Banks are changing but they won't go extinct.

Author:Musiitwa, Jacqueline

Traditional banks are coming under increasing pressure from their digital competitors. Their survival will depend on redefining why they exist, cultivating relevant relationships and innovating.

The increasing number of people who do their banking online and by mobile phone has caused banks to close branches and lay off workers in countries ranging from Uganda, to the US, the UK and the Nordic region of Denmark, Finland, Norway and Sweden. Now that e-commerce companies like Amazon are looking to expand their financial innovations in the banking market, there's a fear that this will bring about the demise of traditional brick-and-mortar banking.

While changes in strategy, technology and customer preferences are leading us into the unknown, it is too soon to consign banks to the grave. Financial technology (fintech) and technology companies such as Amazon may be disruptors and innovators, but the new competition is not a zero-sum game. Yes, banks as we know them likely will change, but they will not become extinct if they base their futures on three strategies: (1) redefining why they exist; (2) growing and cultivating relevant relationships; and (3) innovating.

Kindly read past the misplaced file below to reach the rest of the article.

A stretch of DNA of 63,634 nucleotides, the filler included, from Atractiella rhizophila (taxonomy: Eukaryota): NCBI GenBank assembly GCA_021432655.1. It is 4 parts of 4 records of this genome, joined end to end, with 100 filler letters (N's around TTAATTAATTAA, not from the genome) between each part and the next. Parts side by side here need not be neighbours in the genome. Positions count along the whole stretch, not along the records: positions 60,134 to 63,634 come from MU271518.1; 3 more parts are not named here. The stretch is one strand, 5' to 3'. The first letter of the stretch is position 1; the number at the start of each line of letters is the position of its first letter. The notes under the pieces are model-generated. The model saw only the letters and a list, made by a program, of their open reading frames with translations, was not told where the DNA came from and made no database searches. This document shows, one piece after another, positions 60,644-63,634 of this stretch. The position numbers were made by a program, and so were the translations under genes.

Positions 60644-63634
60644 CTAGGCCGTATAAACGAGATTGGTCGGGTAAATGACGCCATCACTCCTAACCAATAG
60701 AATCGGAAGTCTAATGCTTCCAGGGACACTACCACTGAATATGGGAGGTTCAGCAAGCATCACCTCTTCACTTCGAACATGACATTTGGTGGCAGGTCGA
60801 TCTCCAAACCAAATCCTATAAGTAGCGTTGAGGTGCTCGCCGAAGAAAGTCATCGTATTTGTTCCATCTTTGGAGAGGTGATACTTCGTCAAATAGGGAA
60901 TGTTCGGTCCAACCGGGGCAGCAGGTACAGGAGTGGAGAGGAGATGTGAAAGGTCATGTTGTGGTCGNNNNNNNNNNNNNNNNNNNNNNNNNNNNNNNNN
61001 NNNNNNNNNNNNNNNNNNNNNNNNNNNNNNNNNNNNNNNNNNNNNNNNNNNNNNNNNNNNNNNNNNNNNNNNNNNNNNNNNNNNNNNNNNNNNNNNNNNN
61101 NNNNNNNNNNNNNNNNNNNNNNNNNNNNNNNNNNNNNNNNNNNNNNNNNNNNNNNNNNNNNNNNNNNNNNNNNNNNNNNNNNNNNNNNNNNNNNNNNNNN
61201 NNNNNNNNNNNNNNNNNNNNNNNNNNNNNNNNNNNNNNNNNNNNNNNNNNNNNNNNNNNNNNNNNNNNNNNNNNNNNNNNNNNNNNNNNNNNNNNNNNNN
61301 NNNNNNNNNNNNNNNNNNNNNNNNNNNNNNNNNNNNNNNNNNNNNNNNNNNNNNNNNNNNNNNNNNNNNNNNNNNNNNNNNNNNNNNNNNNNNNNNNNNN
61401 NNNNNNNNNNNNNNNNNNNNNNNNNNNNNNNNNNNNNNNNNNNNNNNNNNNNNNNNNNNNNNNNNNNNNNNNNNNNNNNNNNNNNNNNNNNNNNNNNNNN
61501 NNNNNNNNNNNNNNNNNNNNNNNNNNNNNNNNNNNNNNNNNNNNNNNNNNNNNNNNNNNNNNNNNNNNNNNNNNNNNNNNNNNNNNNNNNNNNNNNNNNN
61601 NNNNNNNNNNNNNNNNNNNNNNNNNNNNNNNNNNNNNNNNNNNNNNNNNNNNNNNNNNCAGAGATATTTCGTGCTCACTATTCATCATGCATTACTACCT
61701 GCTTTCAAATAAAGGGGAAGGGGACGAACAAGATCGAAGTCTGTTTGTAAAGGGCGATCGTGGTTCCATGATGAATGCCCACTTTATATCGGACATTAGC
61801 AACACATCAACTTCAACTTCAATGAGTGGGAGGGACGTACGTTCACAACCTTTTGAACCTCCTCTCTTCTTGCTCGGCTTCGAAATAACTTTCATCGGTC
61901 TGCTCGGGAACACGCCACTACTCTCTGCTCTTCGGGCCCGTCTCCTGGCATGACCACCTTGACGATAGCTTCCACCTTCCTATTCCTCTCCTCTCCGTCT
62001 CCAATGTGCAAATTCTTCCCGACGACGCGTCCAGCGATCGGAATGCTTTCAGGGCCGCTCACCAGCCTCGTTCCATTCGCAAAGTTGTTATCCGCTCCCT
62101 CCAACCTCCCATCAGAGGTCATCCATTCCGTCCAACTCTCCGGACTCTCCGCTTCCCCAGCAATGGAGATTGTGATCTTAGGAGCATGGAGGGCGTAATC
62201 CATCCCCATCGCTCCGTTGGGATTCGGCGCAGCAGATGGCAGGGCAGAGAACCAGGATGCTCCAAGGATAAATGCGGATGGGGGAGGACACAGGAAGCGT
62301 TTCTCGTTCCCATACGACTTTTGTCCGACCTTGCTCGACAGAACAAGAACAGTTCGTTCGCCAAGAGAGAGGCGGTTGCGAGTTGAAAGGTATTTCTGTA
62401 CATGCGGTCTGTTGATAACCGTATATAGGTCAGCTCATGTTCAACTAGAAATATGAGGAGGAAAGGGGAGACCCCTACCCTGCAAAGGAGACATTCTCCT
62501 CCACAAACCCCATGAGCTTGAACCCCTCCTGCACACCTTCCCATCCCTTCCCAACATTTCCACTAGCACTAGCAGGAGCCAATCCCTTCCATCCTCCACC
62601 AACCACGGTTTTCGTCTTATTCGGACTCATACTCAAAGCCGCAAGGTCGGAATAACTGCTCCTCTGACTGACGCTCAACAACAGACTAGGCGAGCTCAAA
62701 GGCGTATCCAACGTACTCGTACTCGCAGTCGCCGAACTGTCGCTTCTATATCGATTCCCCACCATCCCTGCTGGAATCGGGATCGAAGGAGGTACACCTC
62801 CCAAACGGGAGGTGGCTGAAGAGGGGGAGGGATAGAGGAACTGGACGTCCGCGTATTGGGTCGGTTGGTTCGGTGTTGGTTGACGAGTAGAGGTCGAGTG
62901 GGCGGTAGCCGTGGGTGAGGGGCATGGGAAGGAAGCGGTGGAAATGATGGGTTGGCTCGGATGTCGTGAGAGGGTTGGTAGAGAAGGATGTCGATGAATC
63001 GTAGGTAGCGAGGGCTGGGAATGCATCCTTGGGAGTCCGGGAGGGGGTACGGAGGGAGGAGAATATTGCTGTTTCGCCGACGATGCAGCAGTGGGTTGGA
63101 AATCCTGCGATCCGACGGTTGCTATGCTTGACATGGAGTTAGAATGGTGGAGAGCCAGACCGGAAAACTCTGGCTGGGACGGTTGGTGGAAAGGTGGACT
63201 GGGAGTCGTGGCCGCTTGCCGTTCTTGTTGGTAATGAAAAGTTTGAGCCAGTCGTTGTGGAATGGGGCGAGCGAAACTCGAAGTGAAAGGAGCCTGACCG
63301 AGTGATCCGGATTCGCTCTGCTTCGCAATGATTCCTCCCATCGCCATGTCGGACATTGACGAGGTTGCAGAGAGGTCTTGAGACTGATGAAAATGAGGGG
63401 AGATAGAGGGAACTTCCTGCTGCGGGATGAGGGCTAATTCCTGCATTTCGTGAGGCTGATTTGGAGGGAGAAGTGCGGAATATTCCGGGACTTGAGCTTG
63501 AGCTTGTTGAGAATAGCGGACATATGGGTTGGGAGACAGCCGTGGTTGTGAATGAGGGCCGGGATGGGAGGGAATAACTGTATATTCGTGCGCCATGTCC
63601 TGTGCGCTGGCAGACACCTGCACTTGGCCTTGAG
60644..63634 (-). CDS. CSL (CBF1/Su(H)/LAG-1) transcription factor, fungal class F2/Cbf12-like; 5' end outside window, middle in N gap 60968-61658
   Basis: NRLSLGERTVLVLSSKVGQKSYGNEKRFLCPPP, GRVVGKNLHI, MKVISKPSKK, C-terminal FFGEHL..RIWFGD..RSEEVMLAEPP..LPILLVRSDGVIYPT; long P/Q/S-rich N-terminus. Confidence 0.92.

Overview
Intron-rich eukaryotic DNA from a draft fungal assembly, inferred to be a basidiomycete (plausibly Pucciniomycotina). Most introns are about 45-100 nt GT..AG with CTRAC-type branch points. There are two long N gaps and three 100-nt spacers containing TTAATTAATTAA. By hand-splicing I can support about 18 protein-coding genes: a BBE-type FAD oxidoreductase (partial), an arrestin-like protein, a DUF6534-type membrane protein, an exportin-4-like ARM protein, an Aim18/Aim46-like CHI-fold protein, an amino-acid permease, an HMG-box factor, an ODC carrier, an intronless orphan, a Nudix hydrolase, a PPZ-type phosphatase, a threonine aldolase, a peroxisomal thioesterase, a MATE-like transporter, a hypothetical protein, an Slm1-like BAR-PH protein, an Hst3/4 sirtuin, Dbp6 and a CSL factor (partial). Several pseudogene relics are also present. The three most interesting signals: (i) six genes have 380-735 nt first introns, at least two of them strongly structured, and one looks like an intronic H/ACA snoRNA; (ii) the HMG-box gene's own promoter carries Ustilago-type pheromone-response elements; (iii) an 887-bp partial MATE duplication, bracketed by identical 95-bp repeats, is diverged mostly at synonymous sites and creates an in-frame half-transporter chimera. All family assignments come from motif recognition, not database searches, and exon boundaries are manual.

Why do banks exist?

First, it is important for banks to understand why they exist. The leadership of individual banks and the banking industry association need to understand their models not simply in terms of what they do or how they do it. Leadership expert Simon Sinek believes that inspired and distinguished leadership in industry occurs because of companies effectively communicating why they are doing what they are doing. Most banks' mission and vision statements are well crafted yet fail to say why they exist.

My experience as a strategist in the financial services sector has led me to understand that banks exist to facilitate benefits for making our lives easier. The driving force of donor-funded market facilitators such as the Financial Sector Deepening (FSD) network funded by UK aid is that improvement in the financial services ecosystem will lead to reduced vulnerability and poverty. Market facilitators are important because they understand why banks should exist and aid them in the form of technical assistance to achieve the end goals mentioned above.

Banking is about relationships

Second, banks need to recognise that banking is not about transactions but about relationships. How banks and clients relate is changing, with increased use of technology. Nevertheless, banks need...

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